"description": "Here is my intro to the tree data structure!\n\nAnd here's another interesting tree problem: https://youtu.be/7HgsS8bRvjo\n\nYou can download my sample code in Python and Java here: https://www.csdojo.io/tree",
        "thumbnails": {
          "default": {
            "url": "https://i.ytimg.com/vi/1-l_UOFi1Xw/default.jpg",
            "width": 120,
            "height": 90
          },
          "medium": {
            "url": "https://i.ytimg.com/vi/1-l_UOFi1Xw/mqdefault.jpg",
            "width": 320,
            "height": 180
          },
          "high": {
            "url": "https://i.ytimg.com/vi/1-l_UOFi1Xw/hqdefault.jpg",
            "width": 480,
            "height": 360
          },
          "standard": {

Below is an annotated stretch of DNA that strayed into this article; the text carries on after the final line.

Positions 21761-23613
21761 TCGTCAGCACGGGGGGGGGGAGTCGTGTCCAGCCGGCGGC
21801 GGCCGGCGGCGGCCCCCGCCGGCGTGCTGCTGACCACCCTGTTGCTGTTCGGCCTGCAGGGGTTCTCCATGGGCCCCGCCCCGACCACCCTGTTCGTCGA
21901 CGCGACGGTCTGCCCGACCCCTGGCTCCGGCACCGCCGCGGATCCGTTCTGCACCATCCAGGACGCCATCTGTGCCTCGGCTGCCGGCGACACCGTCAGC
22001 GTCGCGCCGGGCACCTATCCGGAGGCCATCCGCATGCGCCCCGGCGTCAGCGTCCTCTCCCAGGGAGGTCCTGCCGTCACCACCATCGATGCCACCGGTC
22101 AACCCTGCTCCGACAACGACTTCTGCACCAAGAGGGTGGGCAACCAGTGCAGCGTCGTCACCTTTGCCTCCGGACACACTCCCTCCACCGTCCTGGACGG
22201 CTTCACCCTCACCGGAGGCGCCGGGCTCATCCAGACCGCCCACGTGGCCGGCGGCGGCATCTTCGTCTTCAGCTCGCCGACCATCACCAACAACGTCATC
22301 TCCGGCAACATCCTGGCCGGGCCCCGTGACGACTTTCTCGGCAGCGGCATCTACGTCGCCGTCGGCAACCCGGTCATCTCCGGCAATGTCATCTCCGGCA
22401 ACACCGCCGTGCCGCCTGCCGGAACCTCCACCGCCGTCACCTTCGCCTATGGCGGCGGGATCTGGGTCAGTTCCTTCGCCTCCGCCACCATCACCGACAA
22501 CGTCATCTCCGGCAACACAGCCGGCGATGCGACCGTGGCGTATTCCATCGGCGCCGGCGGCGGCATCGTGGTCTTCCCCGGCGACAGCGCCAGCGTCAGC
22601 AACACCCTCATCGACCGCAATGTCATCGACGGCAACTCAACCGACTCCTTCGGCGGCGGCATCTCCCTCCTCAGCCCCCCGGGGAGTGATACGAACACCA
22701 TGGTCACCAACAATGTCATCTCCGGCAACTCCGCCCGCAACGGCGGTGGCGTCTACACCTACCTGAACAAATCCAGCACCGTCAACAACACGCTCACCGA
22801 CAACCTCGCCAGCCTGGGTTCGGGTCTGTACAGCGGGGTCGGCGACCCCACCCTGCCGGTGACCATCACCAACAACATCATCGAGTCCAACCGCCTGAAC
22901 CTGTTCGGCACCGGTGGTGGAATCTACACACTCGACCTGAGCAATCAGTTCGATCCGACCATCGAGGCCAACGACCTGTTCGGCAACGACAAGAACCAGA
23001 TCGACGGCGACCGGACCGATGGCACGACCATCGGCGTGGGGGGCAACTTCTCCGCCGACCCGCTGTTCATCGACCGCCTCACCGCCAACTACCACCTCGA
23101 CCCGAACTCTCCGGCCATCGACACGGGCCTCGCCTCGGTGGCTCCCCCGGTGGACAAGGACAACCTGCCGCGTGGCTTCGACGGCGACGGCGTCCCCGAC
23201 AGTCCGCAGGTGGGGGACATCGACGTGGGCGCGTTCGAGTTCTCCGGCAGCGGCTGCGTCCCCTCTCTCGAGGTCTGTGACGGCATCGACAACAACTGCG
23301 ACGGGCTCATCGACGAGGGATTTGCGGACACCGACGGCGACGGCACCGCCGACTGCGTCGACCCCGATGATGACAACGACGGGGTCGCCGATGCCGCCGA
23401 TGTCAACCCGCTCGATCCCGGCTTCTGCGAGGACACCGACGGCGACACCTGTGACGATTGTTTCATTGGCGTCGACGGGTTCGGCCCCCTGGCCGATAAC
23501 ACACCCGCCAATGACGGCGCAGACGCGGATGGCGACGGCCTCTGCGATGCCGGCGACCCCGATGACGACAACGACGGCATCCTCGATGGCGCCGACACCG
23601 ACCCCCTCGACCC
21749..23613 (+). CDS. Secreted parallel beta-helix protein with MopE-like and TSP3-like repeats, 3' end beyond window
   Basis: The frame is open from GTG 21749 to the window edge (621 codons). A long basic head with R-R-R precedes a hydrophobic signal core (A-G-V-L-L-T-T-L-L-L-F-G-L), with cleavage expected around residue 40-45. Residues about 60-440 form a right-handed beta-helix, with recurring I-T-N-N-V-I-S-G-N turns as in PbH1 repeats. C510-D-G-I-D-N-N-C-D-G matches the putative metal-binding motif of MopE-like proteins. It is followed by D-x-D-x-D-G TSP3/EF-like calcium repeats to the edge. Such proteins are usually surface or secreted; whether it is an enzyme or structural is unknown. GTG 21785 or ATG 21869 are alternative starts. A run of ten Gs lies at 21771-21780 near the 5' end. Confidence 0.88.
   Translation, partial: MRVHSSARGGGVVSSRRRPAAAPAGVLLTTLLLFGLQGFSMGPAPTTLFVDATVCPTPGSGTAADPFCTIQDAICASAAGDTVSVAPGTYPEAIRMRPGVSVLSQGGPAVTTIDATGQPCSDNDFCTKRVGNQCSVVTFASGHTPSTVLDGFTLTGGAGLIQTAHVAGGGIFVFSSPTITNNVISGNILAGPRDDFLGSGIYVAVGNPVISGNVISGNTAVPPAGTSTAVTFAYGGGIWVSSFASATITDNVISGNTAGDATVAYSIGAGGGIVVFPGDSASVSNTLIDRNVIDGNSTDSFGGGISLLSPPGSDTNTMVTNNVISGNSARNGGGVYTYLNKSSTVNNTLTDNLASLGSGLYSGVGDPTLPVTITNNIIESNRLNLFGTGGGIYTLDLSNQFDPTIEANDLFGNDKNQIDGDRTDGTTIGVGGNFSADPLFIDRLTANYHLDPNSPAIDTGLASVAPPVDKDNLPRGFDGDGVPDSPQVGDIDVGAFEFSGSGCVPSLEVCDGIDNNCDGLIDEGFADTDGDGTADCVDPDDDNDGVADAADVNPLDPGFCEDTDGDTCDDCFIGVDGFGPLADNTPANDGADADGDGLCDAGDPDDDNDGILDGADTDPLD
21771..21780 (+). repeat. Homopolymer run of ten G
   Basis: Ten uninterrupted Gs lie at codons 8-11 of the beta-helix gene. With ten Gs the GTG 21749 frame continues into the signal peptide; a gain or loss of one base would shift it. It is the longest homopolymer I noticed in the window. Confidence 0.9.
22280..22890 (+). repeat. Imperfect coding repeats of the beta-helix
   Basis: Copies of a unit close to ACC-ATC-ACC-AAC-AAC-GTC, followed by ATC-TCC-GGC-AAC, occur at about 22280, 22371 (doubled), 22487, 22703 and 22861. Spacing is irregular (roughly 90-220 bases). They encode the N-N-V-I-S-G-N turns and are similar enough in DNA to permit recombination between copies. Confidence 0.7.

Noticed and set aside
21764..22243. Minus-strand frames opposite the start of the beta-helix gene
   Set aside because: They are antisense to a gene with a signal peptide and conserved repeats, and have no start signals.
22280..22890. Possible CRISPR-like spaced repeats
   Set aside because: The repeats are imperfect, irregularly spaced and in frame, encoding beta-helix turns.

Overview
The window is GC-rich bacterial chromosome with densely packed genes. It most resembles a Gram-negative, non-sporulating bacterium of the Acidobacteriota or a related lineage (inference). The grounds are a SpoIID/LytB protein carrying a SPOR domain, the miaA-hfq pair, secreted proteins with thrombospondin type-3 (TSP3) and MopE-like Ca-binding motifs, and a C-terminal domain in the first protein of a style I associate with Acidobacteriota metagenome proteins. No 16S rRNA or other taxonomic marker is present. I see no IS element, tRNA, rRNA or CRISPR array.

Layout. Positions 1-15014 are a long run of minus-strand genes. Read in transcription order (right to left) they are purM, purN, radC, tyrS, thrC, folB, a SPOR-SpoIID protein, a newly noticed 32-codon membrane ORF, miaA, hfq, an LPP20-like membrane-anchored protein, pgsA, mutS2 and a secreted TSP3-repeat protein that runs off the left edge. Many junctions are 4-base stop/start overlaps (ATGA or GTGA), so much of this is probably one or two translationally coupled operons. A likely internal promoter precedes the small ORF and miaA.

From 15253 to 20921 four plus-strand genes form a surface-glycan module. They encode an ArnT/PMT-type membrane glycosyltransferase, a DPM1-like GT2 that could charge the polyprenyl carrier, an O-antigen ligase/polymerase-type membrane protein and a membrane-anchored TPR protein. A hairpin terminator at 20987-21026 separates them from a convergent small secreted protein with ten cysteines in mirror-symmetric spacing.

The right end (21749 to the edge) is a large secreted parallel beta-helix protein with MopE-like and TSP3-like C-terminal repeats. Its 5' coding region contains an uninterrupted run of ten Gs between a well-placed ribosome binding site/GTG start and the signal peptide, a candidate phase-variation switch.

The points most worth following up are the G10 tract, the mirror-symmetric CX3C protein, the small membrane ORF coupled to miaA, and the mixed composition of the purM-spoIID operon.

"url": "https://i.ytimg.com/vi/1-l_UOFi1Xw/sddefault.jpg",
            "width": 640,
            "height": 480
          },
          "maxres": {
            "url": "https://i.ytimg.com/vi/1-l_UOFi1Xw/maxresdefault.jpg",
            "width": 1280,
            "height": 720
          }
        },
        "channelTitle": "CS Dojo",
        "playlistId": "UUxX9wt5FWQUAAz4UrysqK9A",
        "position": 0,
        "resourceId": {
          "kind": "youtube#video",
          "videoId": "1-l_UOFi1Xw"
        }
      },
      "contentDetails": {
        "videoId": "1-l_UOFi1Xw",
        "videoPublishedAt": "2020-07-25T05:04:05Z"
      },
      "status": {
        "privacyStatus": "public"
      }
    },
    {
      "kind": "youtube#playlistItem",
      "etag": "wjH5CvGlE-K_Gquy_7L3fLs4XH8",
      "id": "VVV4WDl3dDVGV1FVQUF6NFVyeXNxSzlBLmJJNWpwdWVpQ1d3",